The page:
If the group delay in the sample periods is M, the complex exponential that is used for phase de-rotation is delayed by M samples. This delayed exponential is used to de-rotate the signal before phase and gain imbalance estimation in the de-rotator 28. In practice, M can be quite large and, hence, a delay can be expensive in hardware. Instead, a second NCO 18b may be utilized that is lagging the first NCO 18a by M samples to create the second sequence required for de-rotation.
If it is assumed that the filter implements a unitary transformation, its output is then equal to its input, but with an M sample delay which is the group delay of the filter. Then, the complex signals X, Y, Z, and U, in FIG. 1, are as follows:
Y(i)=X(i)exp(j2π Δf i)
As a result, the phase rotator and phase de-rotator functions cancel out exactly. Then the phase and gain imbalance estimator 30 is working out the phase and gain imbalance using inputs with effectively no phase rotation. However, a filter with unitary transformation is used only for illustration.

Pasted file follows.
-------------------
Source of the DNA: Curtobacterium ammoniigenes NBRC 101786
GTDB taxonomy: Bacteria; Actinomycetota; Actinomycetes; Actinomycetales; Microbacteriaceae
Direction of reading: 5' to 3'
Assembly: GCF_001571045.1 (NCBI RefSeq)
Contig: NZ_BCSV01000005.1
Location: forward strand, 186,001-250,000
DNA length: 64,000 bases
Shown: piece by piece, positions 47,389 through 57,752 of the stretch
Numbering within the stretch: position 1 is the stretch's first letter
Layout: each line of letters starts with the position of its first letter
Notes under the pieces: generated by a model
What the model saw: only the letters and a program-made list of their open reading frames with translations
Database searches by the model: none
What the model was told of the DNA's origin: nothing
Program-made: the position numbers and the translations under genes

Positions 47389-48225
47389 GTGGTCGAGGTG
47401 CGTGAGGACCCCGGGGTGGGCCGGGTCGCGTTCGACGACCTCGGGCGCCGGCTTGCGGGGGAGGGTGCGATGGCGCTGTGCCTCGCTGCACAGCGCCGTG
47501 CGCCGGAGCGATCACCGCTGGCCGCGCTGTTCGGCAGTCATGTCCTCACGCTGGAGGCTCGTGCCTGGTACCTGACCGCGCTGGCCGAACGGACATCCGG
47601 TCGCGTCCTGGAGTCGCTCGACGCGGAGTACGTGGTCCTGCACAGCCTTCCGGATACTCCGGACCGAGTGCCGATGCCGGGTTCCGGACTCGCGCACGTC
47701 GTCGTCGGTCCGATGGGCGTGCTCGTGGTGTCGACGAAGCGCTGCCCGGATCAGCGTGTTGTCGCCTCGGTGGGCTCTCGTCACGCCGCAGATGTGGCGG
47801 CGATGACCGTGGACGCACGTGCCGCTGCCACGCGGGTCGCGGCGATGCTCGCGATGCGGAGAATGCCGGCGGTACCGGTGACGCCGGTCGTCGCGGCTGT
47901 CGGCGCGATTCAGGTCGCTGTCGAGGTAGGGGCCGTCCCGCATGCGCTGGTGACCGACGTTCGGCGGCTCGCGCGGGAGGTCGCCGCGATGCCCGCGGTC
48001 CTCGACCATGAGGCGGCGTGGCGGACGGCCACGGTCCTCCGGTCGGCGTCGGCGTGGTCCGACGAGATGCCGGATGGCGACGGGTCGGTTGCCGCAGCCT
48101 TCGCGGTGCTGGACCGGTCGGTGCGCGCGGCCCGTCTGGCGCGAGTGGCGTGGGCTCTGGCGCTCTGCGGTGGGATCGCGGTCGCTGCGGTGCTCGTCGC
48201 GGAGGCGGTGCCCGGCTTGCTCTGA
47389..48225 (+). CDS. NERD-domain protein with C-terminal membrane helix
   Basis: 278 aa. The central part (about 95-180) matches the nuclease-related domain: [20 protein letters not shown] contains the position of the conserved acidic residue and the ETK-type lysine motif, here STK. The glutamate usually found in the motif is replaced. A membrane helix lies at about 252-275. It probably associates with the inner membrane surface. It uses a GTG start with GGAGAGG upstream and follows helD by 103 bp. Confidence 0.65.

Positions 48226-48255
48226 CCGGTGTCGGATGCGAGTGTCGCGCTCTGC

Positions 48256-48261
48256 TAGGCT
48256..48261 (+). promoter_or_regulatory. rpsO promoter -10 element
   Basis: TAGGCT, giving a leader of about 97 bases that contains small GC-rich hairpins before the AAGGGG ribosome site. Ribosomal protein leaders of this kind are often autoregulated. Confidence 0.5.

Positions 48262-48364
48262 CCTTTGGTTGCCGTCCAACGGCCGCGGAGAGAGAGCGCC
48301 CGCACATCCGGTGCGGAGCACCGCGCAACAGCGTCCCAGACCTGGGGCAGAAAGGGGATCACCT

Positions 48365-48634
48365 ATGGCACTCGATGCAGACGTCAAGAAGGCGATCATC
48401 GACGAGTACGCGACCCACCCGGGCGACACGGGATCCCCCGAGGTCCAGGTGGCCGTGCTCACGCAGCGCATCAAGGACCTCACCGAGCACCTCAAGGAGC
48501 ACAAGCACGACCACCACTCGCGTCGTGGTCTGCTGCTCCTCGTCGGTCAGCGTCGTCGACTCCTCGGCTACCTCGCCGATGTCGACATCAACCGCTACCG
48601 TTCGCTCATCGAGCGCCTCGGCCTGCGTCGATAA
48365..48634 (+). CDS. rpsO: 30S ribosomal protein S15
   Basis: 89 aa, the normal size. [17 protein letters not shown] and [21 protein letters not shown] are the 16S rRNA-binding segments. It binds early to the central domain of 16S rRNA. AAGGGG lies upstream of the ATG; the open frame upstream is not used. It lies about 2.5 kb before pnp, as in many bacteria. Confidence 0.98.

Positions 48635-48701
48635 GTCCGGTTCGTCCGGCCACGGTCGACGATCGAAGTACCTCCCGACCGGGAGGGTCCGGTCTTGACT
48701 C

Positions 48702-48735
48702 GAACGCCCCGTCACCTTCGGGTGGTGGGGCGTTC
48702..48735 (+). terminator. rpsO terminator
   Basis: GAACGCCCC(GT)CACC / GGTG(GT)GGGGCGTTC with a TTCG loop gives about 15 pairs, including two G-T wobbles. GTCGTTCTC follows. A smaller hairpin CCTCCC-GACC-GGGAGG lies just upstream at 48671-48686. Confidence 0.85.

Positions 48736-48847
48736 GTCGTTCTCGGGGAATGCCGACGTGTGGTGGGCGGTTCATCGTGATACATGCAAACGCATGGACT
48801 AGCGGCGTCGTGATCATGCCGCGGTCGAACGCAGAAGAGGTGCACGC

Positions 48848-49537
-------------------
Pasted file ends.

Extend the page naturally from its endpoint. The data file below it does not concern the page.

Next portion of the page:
When a proper low pass filter is used, the de-rotation is not able to exactly remove the phase rotation at the input. In the case of a finite impulse response filter, the filter multiplies and adds N successive samples in a delay line. These N samples will have different phase rotations. Therefore, it is not possible to remove the phase rotation introduced at the input of the filters by a single phase rotation at its output: